Basically, if the reader is going to be surprised by a plot twist, then the perspective characters have to be surprised too. Otherwise, our connection with the characters collapses, and if you’re a character reader, like me, the book is never going to recover from that betrayal.

Writers: Play D&D!

This post will be accompanied by Critical Role gifs, because... well, because I can.

This post will be accompanied by Critical Role gifs, because… obvs.

Dungeons and Dragons. That final frontier of “well, yes, I’m a nerd, but I’m not that kind of nerd.” So endlessly uncool. Which is a shame, because it’s so much fun. And, for writers, it’s a totally overlooked way to practice writing, make creative friends, and have a really great time in the process.

Before I played, I always imagined D&D as a stat-based fighting game, which interested me not even a little bit. That’s basically the most boring part of video games for me. But although combat is part of D&D, it’s actually a collaborative storytelling game. The best way to describe it is like an open-world, decision-based RPG computer game (like Dragon Age or Skyrim), except you can actually, genuinely, do anything you want. You can approach problems however you please. You can flee from the city under attack to save your own skin. You can stab the king in the middle of him giving you a mission. You can do anything, as long as you accept that your actions will have real consequences too.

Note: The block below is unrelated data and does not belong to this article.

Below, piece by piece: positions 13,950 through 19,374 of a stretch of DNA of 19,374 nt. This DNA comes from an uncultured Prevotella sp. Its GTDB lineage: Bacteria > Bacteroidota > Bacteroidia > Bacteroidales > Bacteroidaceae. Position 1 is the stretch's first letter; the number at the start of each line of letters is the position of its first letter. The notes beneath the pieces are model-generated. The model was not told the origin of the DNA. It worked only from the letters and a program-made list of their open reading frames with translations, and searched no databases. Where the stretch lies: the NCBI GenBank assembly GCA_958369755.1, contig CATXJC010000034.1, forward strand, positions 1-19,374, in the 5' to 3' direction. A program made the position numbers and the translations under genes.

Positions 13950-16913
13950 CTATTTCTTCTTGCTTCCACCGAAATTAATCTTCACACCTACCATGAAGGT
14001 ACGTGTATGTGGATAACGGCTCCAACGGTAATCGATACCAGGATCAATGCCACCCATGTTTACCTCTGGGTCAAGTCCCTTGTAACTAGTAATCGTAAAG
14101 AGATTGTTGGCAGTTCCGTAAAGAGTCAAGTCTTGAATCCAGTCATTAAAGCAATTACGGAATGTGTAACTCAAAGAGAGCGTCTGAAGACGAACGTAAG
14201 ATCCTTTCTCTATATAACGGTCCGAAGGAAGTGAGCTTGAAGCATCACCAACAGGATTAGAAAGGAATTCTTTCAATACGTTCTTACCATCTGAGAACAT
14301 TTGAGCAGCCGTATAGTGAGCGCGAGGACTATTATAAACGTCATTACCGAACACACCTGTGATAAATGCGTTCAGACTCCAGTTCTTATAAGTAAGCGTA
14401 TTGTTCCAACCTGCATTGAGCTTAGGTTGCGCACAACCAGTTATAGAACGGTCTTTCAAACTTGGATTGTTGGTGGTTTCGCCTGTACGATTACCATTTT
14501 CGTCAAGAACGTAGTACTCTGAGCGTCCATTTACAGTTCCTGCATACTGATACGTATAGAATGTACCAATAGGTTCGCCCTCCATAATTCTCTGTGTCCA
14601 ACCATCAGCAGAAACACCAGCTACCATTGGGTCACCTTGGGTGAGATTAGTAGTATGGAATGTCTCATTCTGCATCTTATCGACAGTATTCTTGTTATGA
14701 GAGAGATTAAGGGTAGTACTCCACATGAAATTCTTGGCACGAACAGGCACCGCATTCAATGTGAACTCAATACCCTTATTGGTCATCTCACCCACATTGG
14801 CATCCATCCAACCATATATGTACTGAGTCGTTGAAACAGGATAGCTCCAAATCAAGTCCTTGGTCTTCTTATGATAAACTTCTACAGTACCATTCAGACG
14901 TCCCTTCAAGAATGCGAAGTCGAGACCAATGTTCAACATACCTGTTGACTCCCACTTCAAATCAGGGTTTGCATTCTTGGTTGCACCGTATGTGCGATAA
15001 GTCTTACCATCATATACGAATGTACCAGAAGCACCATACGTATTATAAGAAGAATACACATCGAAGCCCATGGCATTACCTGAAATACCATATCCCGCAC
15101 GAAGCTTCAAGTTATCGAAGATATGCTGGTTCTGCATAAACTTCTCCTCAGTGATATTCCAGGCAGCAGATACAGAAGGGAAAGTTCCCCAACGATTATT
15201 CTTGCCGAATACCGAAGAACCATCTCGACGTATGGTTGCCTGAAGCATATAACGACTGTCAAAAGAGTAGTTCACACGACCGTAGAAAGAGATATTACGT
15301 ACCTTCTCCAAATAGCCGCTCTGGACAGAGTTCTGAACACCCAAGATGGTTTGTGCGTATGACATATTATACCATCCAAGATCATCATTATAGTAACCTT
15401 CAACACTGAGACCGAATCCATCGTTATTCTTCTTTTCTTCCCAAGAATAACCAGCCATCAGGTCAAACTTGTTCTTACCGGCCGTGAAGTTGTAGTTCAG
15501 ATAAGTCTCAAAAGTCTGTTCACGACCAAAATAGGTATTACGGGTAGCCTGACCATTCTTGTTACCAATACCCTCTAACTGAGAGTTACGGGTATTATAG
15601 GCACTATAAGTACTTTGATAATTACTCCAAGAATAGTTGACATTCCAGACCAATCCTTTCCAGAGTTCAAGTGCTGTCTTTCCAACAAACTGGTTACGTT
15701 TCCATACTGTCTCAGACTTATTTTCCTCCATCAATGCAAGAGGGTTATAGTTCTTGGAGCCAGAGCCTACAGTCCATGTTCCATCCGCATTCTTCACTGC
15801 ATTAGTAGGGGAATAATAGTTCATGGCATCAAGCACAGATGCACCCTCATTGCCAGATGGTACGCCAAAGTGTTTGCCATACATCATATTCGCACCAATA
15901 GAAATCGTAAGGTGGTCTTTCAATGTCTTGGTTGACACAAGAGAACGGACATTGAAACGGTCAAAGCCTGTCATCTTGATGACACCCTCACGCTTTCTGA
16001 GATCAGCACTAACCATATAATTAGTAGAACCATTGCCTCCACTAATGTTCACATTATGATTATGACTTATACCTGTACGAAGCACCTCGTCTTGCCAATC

In D&D, you control one character — but only one. You develop them and their relationships over weeks and months and years, and unlike writing fiction, you don’t get to decide what happens to them, only how they react to what happens, and what they’ll attempt to do next. Then it’s down to the other players to figure out how their characters would react, the game runner (Dungeon Master or DM) to decide how non-player characters react, and down to the dice to decide how successful your attempted actions might be.

Not that the dice run a dictatorship on the story, like I once imagined. You get boosts or penalties for your attempts based on your character’s stats (a charismatic character is going to have an easier time deceiving people than a socially-awkward one), on how good your strategy is (you’ll have a better chance sneaking into a place through the back door at night after making sure all the guards are drunk than if you stride in through the front door at noon), and perhaps on how convincingly you roleplay the situation. It forces you to strategize, think outside the box, and dig deep into your character.


But you don’t get to choose exactly what happens or what path your character will take. All you can decide is their personality and goals and play it out from there. Which makes it an awesome exercise in character development.